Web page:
Ikea has acquired TaskRabbit — and it could fix the most annoying thing about the furniture giant

by Kate Taylor


Ikea is buying a startup that could fix the most annoying thing about the iconic furniture company. 

The home-goods giant has signed an agreement to acquire TaskRabbit, Ikea announced on Thursday. 

TaskRabbit is a "gig economy"-style startup founded in 2008. The company lets users hire temporary workers to deliver purchases, clean homes, and even assemble furniture. 

Ikea said that once the acquisition is complete, the home-goods store will be able to provide customers with access to TaskRabbit "Taskers." 

"In a fast changing retail environment, we continuously strive to develop new and improved products and services to make our customers' lives a little bit easier," Jesper Brodin, the president and CEO of Ikea Group, said in a statement. "Entering the on-demand, sharing economy enables us to support that."

Ikea already has an official partnership with TaskRabbit in the UK. The program offers fixed pricing for Ikea customers seeking someone to assemble furniture purchased from Ikea — a famously tricky task. 

TaskRabbit already advertises furniture pick-up, delivery and assembly services. In New York City, "Ikea Assembly" is a specific task that customers can select from a list of available options, which include things such as waiting in line and yard work.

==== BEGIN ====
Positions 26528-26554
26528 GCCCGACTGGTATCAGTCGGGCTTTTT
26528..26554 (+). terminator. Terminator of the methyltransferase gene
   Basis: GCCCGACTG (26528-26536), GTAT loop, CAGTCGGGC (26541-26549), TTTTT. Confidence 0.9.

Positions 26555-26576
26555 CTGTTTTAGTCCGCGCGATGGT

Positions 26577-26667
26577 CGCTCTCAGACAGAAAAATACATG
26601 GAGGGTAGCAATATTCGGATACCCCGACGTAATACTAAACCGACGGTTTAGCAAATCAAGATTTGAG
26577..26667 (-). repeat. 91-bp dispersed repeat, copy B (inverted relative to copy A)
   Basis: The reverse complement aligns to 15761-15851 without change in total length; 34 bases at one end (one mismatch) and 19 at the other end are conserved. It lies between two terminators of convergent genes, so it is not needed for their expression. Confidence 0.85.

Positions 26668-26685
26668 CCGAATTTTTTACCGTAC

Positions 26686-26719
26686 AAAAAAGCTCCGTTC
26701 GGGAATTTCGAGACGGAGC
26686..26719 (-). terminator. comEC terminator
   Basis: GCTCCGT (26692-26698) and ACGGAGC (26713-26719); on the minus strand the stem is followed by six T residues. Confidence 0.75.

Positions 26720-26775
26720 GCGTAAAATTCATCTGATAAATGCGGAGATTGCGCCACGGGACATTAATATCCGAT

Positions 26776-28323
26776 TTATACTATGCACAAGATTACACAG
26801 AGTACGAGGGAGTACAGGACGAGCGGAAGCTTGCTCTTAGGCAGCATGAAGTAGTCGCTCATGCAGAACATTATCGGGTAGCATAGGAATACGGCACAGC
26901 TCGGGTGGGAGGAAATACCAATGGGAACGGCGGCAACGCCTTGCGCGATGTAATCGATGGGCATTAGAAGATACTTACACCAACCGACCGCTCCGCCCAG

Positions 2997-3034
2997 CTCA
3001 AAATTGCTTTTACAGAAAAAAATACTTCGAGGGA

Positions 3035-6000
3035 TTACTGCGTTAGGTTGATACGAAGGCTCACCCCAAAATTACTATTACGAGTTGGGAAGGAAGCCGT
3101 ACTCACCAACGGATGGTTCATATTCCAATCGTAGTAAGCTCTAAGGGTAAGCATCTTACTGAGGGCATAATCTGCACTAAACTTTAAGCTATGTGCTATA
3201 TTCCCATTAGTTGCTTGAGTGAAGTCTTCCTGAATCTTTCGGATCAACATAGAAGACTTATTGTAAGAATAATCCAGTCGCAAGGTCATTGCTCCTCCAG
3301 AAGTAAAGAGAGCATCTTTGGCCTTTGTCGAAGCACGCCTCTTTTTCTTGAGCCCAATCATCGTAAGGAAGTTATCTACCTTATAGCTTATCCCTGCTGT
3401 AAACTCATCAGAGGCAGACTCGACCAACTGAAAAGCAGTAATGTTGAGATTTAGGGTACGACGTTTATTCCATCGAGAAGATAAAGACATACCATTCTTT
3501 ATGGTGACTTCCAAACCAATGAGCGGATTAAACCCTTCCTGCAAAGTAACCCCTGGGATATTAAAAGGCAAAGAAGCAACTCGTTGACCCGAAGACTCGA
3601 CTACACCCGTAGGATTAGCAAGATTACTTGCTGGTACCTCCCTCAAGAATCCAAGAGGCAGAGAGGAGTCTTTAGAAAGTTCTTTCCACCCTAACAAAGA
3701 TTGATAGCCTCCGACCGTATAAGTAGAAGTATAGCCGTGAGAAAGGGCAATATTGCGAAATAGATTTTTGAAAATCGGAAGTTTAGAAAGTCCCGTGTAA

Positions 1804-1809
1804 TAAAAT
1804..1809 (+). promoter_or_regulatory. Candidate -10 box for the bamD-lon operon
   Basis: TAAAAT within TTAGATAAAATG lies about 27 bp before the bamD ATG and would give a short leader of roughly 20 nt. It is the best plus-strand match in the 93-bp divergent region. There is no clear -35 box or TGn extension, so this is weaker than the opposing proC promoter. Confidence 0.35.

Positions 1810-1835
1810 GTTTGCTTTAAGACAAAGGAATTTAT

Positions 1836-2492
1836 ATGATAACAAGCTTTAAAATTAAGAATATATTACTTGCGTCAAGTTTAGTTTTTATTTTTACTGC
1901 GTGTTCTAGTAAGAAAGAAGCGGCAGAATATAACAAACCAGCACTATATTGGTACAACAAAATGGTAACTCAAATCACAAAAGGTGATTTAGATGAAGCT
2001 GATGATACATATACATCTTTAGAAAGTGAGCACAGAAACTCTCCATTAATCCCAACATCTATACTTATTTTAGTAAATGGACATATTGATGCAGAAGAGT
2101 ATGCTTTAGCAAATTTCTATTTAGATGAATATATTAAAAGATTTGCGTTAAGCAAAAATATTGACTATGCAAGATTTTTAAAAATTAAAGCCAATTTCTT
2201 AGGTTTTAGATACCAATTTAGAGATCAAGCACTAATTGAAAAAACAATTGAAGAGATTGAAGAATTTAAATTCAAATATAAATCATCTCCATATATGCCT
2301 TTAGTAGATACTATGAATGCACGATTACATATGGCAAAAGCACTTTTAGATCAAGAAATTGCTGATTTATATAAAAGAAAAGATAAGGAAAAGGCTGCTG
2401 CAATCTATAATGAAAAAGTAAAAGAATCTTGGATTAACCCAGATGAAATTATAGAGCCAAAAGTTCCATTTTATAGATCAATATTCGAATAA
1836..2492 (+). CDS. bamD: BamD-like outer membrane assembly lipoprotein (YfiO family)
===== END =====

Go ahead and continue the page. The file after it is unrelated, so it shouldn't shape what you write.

"The purchase of TaskRabbit was fueled by Ikea's need to bolster its digital customer service capabilities to better compete with rivals likes Amazon, which has stepped up its home goods and installation offerings," Recode reported before the deal had been officially announced. "The purchase is Ikea’s first step into the on-demand platform space."

Recode could not determine how much Ikea reportedly paid for TaskRabbit, which has raised roughly $50 million since it was founded in 2008. Ikea did not disclose the acquisition price when Business Insider requested comment.

SEE ALSO: DUNKIN' CEO: 'Demanding' millennials are forcing a delivery revolution

Join the conversation about this story »

NOW WATCH: Why you shouldn't be afraid to complain about a bad meal in a restaurant, according to Top Chef judge Tom Colicchio

28 Sep 21:44

Two More Bitcoin Futures ETFs Are Up for SEC Approval

by Stan Higgins
A growing number of companies are looking to launch ETFs tied to bitcoin derivatives contracts, public records show.
28 Sep 18:06

Women earned majority of doctoral degrees in 2016 for 8th straight year and outnumber men in grad school 135 to 100 - Publications – AEI

by Mark Perry

Women earned majority of doctoral degrees in 2016 for 8th straight year and outnumber men in grad school 135 to 100

The Council of Graduate Schools (CGS) released its annual report today on US graduate school enrollment and degrees for 2016 and here are some of the more interesting findings in this year’s report: